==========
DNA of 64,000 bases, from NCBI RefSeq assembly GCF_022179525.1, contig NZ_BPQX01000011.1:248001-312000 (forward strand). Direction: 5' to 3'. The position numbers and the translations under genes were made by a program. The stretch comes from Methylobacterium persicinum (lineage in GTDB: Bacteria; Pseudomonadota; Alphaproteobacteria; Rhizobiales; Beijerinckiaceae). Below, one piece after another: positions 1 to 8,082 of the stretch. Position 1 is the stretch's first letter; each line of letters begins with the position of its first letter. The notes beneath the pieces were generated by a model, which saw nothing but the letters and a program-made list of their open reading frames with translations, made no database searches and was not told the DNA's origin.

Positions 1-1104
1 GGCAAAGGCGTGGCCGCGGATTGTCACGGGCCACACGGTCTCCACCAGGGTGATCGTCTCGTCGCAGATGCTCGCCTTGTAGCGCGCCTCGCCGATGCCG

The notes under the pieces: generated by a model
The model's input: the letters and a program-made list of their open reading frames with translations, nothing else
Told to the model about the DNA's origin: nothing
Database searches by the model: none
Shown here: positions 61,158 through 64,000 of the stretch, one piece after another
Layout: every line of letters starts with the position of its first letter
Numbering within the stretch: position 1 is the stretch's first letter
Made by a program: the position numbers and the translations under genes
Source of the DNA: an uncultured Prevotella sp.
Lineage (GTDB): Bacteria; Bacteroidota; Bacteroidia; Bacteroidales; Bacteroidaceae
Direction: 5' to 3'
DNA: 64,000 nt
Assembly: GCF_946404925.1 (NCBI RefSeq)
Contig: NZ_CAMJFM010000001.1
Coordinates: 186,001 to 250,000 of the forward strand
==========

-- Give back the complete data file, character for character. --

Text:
DNA of 64,000 bases, from NCBI RefSeq assembly GCF_022179525.1, contig NZ_BPQX01000011.1:248001-312000 (forward strand). Direction: 5' to 3'. The position numbers and the translations under genes were made by a program. The stretch comes from Methylobacterium persicinum (lineage in GTDB: Bacteria; Pseudomonadota; Alphaproteobacteria; Rhizobiales; Beijerinckiaceae). Below, one piece after another: positions 1 to 8,082 of the stretch. Position 1 is the stretch's first letter; each line of letters begins with the position of its first letter. The notes beneath the pieces were generated by a model, which saw nothing but the letters and a program-made list of their open reading frames with translations, made no database searches and was not told the DNA's origin.

Positions 1-1104
1 GGCAAAGGCGTGGCCGCGGATTGTCACGGGCCACACGGTCTCCACCAGGGTGATCGTCTCGTCGCAGATGCTCGCCTTGTAGCGCGCCTCGCCGATGCCG

The notes under the pieces: generated by a model
The model's input: the letters and a program-made list of their open reading frames with translations, nothing else
Told to the model about the DNA's origin: nothing
Database searches by the model: none
Shown here: positions 61,158 through 64,000 of the stretch, one piece after another
Layout: every line of letters starts with the position of its first letter
Numbering within the stretch: position 1 is the stretch's first letter
Made by a program: the position numbers and the translations under genes
Source of the DNA: an uncultured Prevotella sp.
Lineage (GTDB): Bacteria; Bacteroidota; Bacteroidia; Bacteroidales; Bacteroidaceae
Direction: 5' to 3'
DNA: 64,000 nt
Assembly: GCF_946404925.1 (NCBI RefSeq)
Contig: NZ_CAMJFM010000001.1
Coordinates: 186,001 to 250,000 of the forward strand